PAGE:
Statistics reveal mixed results when it comes to answering the question about whether or not teens these days are experimenting with illegal drugs more often. The numbers for Connecticut reveal more concerning figures in regard to cigarettes and alcohol than they do for illegal substances, according to the Office of Adolescent Health. Although these controlled substances are more likely to get teens in trouble with their parents than with the law, it still is a cause for concern.

...

court ordered drug treatmentThere are many reasons people commit crimes, and the action themselves should not be the criteria on which that person should be judged. Very often, offenders are either under the influence of drugs and alcohol or else have a substance addiction problem that is a contributing factor to their behavior. In these cases, this documented medical condition must be taken into account if and when legal issues do arise.

Drug abuse has documented physical, psychological, and mood changing properties that can affect the way a person thinks, behaves, and makes decisions. Although these changes are normally associated with addiction to illicit drugs such as cocaine, heroin, and methamphetamine, substances such as alcohol, as well as narcotic prescription medications, can cause the same issues. This does not mean the person is not responsible for criminal actions, but does raise a lingering question: what is the most effective way to handle these cases?

Imprisonment and fines can certainly be effective punishments for illegal activity. However, they do not address the underlying cause of the reason for the antisocial behavior in the first place. Addressing the drug addiction itself can be the best course of action for both the addict and the criminal justice system as a whole. When drugs are the true cause of the commission of a crime in Connecticut, the courts can use rehabilitation programs in some instances.

...

Connecticut drug crimes, criminal possession, Connecticut criminal law, Stamford drug crimeTwo Connecticut men are facing criminal charges after they fled from police during a vehicle stop in Poughkeepsie last week. At the time of the stop, passenger Justin L. Skipwith left the scene on foot, to be stopped a block away by taser. While police were going after him, the vehicle driver left the premises in his car.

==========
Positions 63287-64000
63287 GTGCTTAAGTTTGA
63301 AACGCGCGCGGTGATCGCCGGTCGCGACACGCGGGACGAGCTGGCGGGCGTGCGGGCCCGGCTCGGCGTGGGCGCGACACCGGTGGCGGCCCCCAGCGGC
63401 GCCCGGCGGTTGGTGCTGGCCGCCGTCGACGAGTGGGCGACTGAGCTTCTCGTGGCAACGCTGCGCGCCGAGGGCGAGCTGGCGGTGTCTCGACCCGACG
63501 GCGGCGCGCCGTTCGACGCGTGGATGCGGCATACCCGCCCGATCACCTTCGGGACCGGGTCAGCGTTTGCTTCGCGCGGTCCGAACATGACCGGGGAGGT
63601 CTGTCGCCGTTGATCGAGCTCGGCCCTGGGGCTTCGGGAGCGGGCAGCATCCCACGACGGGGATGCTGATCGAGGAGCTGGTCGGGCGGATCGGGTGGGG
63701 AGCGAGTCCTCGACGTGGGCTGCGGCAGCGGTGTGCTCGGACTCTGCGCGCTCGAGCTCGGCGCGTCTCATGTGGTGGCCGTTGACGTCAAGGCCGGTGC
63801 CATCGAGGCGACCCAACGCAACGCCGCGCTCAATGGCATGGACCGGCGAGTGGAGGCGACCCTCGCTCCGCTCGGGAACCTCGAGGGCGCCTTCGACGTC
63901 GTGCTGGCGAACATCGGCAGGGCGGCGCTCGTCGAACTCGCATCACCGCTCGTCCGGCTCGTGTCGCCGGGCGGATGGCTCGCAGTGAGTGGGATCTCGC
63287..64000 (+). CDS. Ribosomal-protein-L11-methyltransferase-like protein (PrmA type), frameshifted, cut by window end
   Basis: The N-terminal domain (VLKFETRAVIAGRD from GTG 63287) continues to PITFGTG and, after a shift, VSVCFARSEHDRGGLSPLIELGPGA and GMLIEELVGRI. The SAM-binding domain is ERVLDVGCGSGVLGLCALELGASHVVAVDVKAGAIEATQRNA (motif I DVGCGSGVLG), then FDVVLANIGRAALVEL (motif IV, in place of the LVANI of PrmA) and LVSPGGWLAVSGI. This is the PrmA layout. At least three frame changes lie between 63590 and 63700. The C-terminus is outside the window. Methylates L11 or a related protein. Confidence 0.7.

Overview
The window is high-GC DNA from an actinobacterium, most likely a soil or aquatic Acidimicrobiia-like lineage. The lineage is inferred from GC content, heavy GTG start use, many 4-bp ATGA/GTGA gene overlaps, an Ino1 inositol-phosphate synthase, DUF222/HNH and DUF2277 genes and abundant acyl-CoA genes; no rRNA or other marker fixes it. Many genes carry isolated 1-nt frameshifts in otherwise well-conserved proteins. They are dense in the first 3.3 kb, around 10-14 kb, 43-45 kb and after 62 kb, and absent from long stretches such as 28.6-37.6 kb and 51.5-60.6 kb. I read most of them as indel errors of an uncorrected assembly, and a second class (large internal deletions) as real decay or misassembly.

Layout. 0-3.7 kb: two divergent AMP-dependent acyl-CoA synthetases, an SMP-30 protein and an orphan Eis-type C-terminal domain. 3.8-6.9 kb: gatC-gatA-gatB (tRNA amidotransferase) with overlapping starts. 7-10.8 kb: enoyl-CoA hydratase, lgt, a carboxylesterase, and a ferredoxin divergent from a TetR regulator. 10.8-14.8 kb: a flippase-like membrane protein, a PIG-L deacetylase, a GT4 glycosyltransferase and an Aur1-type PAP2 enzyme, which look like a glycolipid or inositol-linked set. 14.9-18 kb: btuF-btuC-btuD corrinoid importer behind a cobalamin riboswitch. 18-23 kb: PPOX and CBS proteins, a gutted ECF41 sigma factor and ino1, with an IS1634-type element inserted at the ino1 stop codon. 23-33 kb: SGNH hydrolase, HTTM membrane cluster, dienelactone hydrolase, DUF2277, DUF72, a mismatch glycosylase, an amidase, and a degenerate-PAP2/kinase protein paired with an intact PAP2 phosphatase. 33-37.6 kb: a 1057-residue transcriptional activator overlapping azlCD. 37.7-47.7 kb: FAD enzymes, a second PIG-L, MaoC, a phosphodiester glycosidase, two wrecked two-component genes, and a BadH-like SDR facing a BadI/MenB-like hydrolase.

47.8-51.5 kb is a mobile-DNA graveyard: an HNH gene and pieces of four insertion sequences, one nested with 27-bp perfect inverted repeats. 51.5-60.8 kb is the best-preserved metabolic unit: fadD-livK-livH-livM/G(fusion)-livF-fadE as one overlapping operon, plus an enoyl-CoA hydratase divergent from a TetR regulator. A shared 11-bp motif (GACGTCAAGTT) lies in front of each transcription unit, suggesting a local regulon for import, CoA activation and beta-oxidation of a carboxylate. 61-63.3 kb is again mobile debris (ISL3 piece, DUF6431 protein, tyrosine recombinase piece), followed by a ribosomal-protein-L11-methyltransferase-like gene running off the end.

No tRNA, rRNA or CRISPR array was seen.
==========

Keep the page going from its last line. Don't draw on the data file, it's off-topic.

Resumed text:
The vehicle was stopped at the intersection of Henmond Boulevard and Route 55, where police discovered a .38 caliber weapon, marijuana, and possible phencyclidine (also known as PCP). After this discovery, police charged Skip with with second degree criminal weapon possession, two counts of seventh degree criminal controlled substance possession, fourth degree possession of marijuana, one count of resisting arrest and fourth degree criminal stolen property possession.

The vehicle driver was also charged with criminal possession of a controlled substance, and non-felony violations of state traffic and vehicle laws.

...

marijuana, drug possession, drug charges, criminal charges, Stamford drug charges, criminal defense lawyerWhether you already have a criminal record, or a marijuana drug possession charge is your first offense, you should take your case seriously and hire a criminal attorney. In Connecticut, there are several different types of charges you might be facing if you are caught with marijuana and you are not protected under Connecticut medical marijuana laws.

If you are arrested with less than 4 ounces of marijuana, you could be facing a fine of $1,000 and, you could be sentenced to up to a year in jail. Any case involving higher quantities of marijuana can have more severe consequences.

Even young adults can face penalties if caught with marijuana: for possession of less than 5 ounces or possession of drug paraphernalia related to less than 5 ounces of marijuana, a juvenile under the age of 16 will have their license suspended for at least 60 days. Youth aged 17-21 will face fines and driver’s license suspension as well. Juveniles may also need to attend drug counseling and complete a certain number of community service hours.

...

Posted on in Drug Charges

drug charges IMAGEA 29-year-old man was charged in late December for allegedly “operating a drug factory out of his Springdale apartment,” according to the Stamford Advocate. Ronald Taranto is facing multiple drug charges after police obtained a search warrant and searched his home, only to find cocaine, marijuana, heroin, and prescription drugs, the Advocate reports. “Taranto was charged with two counts of narcotics possession, possession with intent to sell, possession of marijuana, possession of a controlled substance, and operating a drug factory.”

Police were tipped off the Taranto’s activity by neighbors who complained about his behavior. Stamford Police kept an eye on the man’s apartment for several weeks before making the bust. He was charged with intent to sell because police were able to seize “28 bags of powdered cocaine… 16 folds of heroin and 11 film packets of the prescription drug Suboxone—a drug used to treat opioid dependence,” according to the Advocate.

According to Connecticut State Law, the sale of one or more ounces of heroin, methadone or cocaine is a felony and carries and minimum term of five to 20 years in prison. The sentence cannot be suspended unless “the person was under the age of 18” at the time of arrest or the person’s “mental capacity was significantly impaired but not so impaired as to constitute a defense to prosecution.”

...